Bark Europa: The final stretch in the northern hemisphere


The last days have been all in the theme of making connections. Firstly, connecting with each other. Next to all the sailing activities there has been plenty of time to talk and get to know one another. Someone even mentioned that all the stories shared between the voyagers are among his favourite moments. Next to that, the practice of sailing shows us everything is connected. When you want to hoist a sail, it is not just about pulling lines: all lines are indirectly connected to other lines, that have to be attended at the same time. Sailing is working together closely, and learning how all the parts of the ship are interconnected and work together.

One of the shifts on board is “the Helm”. At the helm, you steer the ship. As easy as it sounds, it has been a process for everyone to get the hang of it. The ship never moves in a straight line, but responds on the wind and the waves. Accordingly, it takes time to get to know the ship and estimate how to correct for the direction of the wind and waves. Dirk, one of our voyagers, noted that sailing has tought him to look beyond the destination, beyond staring at the compass only. He has been on board now for a month and says he notices he looks around more to observe the waves and the wind. He feels more rooted, gaining more overview over the ship and all that the forces influencing it.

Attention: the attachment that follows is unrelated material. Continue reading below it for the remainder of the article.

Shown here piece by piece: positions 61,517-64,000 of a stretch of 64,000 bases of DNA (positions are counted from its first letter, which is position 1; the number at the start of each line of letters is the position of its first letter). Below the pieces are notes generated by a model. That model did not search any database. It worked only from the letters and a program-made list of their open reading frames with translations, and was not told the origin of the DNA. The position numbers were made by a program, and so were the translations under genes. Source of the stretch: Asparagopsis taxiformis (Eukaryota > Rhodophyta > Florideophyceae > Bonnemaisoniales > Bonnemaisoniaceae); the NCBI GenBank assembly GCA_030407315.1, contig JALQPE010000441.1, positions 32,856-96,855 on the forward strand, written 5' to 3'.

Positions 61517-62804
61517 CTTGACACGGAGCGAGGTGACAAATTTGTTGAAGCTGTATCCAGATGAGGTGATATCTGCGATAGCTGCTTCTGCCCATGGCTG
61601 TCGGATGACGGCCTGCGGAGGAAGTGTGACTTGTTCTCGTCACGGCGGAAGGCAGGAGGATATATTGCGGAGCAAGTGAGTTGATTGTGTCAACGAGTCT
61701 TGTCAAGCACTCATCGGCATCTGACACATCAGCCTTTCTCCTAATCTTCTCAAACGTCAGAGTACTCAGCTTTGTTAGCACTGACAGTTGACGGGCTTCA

Disconnecting to the buzz of normal life has brought space for new things and thoughts. As we are all slowly settling in and calming down, we tend to have more space to let our environment really connect with us. And as we look around, it becomes visible how much life there is. Sometimes we feel like we are alone on the ocean, with no building or ship in sight. But we have been visited by many animals varying from butterflies and birds hanging around on the ship for a day to a group of flying fish accidentally jumping on the ship in the middle of the night.

Many animals seem to be interested to see what is happening and come to take a closer look at the ship. This morning a group of orcas was spotted just a meter away from the railing, a unique and exciting sighting for everyone awake. One of the most magic moments was a night full of bioluminescence. As the bow of the ship cuts through the waves, it triggers bioluminescence which can still be seen as a long trail behind us. To top it off, a group of dolphins played in these bioluminescent waves.

Life just seems to keep on giving, not just with wildlife, but also with great food, great conversations and even occasional self-made music. It is hard to imagine what else could be heading our way, but since we are all utterly content in the present, we don’t really think about it. What we do think about, is our level of Spanish for when we do reach land again. The first Spanish afternoon has already been organised and everybody was welcome: those who speak 3 words of Spanish and those who master the language of using hands and feet. I am sure we will have learned to sail by the end, but I will have to come back to you on the Spanish part.

Hasta luego!